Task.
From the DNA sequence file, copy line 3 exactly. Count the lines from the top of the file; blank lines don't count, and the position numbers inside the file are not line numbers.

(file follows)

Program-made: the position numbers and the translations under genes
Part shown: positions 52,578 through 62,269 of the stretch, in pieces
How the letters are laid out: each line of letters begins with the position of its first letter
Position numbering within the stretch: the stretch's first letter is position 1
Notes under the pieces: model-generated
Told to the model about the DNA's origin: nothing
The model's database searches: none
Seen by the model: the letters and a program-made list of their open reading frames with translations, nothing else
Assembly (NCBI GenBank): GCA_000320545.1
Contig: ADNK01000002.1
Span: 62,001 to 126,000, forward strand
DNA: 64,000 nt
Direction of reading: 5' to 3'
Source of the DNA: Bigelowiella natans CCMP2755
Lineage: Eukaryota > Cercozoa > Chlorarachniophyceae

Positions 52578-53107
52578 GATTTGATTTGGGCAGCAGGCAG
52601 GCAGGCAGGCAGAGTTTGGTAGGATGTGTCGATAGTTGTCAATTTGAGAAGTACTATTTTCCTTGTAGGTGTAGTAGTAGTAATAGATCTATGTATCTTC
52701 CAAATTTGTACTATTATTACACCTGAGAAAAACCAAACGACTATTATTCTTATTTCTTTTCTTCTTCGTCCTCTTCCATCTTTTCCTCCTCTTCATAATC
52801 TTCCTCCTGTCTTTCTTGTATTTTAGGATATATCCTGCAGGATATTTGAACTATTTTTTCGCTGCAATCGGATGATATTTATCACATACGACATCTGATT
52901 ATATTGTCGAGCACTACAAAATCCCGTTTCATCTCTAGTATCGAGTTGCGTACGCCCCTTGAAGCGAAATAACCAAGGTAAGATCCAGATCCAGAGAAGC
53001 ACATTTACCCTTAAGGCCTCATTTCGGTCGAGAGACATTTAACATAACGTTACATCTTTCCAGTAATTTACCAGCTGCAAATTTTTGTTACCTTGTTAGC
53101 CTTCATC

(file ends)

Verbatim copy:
How the letters are laid out: each line of letters begins with the position of its first letter